In this, the second of my history society themed blog posts, I take a look at a society that helped me significantly with my research, until one day the silence fell.
Some history societies were born out of an individual’s love of an interest (perhaps a particular industry, or geographical place), and grow until it becomes all consuming for the founder. This leaves the society and its precious work at risk of dying with its founder (as we heard yesterday from Linda McCauley).
Back in the late 1990s, I was in contact with a Pam McClymont from Australia. She was the sole worker behind The Cross Family History Society, and she had amassed a vast amount of information about the surname and its journey to Australia from its home in Ely, Cambridgeshire.
Her research enabled me to point me towards answers for vast parts of my own Cross family tree (making it easier to verify the data from the UK too). She didn’t have email, or a website, and I don’t think she had a computer either, as she would mail me vast amounts of paperwork covered in her handwritten notes, and even a self-published ‘Who’s Who’ guide (this was typed).
Suddenly the correspondence stopped. I wondered whether my letters back to her had been lost in the mail, but I found out just under a year later via another researcher who was more local to her, that the reason for her silence was because she had died.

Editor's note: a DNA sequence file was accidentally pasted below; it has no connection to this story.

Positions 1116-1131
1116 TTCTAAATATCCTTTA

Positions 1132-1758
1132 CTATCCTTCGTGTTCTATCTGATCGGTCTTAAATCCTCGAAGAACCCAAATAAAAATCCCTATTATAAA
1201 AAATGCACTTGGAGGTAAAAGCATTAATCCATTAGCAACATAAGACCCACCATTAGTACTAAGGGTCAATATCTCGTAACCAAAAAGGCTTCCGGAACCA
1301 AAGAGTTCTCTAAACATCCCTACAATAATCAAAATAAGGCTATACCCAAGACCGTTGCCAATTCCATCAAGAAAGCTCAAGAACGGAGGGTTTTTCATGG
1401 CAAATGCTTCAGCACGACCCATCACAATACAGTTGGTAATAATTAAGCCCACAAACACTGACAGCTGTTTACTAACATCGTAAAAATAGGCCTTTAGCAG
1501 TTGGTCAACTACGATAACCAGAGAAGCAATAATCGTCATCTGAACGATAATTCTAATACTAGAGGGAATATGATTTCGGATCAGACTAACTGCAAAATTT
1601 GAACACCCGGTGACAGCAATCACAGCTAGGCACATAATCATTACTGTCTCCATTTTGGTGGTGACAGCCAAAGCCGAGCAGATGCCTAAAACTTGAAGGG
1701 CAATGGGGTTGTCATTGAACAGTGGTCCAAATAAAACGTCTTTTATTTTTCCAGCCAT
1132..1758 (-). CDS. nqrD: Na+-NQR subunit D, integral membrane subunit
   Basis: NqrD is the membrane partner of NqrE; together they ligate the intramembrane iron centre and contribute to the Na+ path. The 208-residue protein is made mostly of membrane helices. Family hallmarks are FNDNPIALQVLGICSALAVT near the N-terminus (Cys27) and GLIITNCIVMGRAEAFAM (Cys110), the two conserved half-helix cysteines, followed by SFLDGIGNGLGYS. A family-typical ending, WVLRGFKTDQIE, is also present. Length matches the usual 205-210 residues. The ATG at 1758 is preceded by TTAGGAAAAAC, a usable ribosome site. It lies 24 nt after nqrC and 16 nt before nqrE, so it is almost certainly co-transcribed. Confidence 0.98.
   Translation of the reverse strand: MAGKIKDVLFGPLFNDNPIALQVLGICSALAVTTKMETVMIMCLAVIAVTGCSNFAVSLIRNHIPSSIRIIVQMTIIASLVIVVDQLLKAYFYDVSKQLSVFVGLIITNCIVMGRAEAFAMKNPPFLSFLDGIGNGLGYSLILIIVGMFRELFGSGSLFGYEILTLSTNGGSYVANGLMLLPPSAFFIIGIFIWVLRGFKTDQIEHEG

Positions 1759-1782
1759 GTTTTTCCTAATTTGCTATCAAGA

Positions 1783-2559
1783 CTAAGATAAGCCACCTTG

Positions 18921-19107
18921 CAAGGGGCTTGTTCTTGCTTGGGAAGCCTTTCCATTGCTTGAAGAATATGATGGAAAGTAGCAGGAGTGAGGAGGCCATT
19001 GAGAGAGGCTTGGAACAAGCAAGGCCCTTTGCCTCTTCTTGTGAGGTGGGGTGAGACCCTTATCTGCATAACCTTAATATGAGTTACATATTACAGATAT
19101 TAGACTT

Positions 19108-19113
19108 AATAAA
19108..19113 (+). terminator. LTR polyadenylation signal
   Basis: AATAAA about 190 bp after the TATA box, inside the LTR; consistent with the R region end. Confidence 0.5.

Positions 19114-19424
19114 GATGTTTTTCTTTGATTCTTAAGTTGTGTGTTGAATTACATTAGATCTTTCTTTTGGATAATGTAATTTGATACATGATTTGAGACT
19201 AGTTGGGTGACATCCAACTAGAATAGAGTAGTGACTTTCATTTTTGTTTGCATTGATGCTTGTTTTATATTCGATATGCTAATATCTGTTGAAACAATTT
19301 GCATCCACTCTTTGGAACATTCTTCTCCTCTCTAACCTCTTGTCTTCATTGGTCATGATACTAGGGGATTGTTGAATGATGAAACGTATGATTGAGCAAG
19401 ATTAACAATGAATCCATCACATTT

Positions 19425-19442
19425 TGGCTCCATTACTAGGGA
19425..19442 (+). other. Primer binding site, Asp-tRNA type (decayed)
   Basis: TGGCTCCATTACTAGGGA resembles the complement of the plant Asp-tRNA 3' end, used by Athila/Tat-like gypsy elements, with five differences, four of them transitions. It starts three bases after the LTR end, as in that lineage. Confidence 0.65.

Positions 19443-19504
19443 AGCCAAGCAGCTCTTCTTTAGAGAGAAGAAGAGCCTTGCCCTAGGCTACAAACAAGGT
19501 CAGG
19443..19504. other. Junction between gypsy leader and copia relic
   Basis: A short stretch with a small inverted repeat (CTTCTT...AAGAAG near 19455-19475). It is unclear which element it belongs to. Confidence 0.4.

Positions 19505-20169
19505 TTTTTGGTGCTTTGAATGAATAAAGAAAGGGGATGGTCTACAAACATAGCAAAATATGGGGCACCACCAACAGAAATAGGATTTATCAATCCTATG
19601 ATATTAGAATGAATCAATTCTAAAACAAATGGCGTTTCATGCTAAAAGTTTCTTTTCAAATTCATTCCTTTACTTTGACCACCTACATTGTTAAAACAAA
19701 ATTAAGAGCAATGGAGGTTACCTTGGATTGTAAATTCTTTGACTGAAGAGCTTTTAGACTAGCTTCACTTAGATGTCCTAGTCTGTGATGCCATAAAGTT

It now makes me wonder whether I hold her most up-to-date research, and what percentage of her work, and whether I have a duty to perform by making it available in some way – perhaps find a way to obtain permission to create Volume Two, perhaps create it as an eBook to help reach a new audience?
What should I do?
Have you been a member of a family history society that ended abruptly? What happened next? Did the society’s trove of information make it into safety, or has it been lost forever?
Leave your comments, thoughts, and experiences in the space below, or join in the discussion over at LinkedIn, and perhaps you can help save another one from an untimely end.
Come back tomorrow where we look at the first of the three questions posed to the Societies – What is the Society’s biggest need?